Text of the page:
Dowling Aaron, the Saqui Law Group Division (“DAI”) is proud to announce the recent hires of two excellent attorneys, Adrian Hoppes and Rebecca Schach. Adrian and Rebecca will be joining DAI’s Labor and Employment Team and will be working in DAI’s Sacramento office.

Adrian Hoppes has been representing employers and managers in state and federal litigation, and in the defense of Federal and State administrative complaints since 2012. Adrian first developed a passion for labor and employment law while working for PG&E for over a decade. While working for PG&E in its Human Resources and Labor Relations department she handled personnel matters ranging from wage/hour analysis, FMLA/ADA compliance, EEO investigations, and disputes regarding contract interpretation and negotiations with labor unions. With almost 20 years of combined Human Resources and legal experience, Adrian brings a keen understanding of the employment relationship with a practical approach to handling the complex legal requirements of California. As an attorney Adrian has provided litigation, advisory and compliance services to hundreds of clients operating in a vast array of industries, ranging from Agricultural and Industrial companies to small family owned and operated restaurants and in-home caregiver providers. Adrian is excited to join DAI’s Labor and Employment team and continue its proud tradition of providing excellent legal services to its clients.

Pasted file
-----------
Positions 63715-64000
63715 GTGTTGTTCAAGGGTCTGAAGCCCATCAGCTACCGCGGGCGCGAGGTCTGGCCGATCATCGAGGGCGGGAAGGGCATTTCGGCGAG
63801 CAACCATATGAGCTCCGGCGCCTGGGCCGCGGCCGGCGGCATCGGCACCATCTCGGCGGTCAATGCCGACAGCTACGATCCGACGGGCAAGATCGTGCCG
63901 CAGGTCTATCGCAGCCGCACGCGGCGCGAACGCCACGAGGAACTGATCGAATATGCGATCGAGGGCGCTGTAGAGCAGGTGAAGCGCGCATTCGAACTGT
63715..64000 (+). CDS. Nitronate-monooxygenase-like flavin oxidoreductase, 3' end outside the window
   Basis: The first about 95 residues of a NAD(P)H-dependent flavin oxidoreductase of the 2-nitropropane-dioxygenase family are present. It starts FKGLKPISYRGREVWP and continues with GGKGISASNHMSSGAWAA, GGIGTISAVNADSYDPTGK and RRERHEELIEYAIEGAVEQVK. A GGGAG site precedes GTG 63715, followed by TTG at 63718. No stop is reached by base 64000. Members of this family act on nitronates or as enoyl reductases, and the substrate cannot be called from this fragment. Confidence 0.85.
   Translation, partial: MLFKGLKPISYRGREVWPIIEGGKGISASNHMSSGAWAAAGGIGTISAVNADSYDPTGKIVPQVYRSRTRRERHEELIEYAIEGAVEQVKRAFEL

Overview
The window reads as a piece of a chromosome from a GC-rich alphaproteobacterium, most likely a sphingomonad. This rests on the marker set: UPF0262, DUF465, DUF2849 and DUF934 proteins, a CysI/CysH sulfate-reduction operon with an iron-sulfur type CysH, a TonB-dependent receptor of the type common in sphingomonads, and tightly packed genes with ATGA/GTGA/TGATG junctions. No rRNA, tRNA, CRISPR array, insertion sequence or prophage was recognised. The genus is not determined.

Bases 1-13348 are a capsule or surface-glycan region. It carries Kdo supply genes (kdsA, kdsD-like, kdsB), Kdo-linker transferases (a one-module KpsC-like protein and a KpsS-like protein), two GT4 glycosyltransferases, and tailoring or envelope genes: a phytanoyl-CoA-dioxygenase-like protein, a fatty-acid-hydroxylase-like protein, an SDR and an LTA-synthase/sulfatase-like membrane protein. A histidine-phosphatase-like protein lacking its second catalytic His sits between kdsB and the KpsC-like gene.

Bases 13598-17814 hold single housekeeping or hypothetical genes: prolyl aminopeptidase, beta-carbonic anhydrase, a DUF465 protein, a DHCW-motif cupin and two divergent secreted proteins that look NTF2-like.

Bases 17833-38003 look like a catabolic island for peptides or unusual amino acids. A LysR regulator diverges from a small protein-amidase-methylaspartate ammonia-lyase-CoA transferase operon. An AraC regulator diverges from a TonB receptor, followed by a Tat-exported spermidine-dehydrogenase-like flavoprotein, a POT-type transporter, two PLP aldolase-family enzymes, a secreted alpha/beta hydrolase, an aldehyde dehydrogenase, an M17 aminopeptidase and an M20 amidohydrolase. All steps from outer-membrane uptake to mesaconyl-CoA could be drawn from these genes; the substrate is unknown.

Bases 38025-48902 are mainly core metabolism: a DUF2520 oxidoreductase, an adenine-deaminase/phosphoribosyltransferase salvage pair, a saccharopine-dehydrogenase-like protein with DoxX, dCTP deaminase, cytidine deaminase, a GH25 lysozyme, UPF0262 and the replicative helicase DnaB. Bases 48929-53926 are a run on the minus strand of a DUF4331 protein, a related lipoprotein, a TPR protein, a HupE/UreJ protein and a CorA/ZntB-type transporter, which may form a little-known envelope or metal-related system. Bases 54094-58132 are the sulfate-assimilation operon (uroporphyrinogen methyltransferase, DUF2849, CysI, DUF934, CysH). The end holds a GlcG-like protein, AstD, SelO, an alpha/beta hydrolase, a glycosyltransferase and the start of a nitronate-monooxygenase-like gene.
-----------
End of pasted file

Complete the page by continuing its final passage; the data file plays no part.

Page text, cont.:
Cal/OSHA released another heat advisory warning for Thursday and Friday, July 26 and 27, 2019 for parts of Merced, Madera, Fresno, Kings and Kern counties. Please read our previous eBlast discussing California’s high heat illness prevention standard and steps that employers must take to protect outdoor workers from potential heat illness here.

Additionally, employers are advised to review their Injury Illness Prevention Program and ensure that they have an effective written Heat Illness Prevention Plan in place and that their supervisors and employees are trained and knowledgeable about what steps are to be taken during periods of high heat to prevent heat illness.

 If you have any questions regarding your Heat Illness Prevention Plan please contact the experts at Dowling Aaron Incorporated, Saqui Law Group Division.

NLRB Strikes Arbitration Agreement that Does Not Explicitly Permit Access to the Board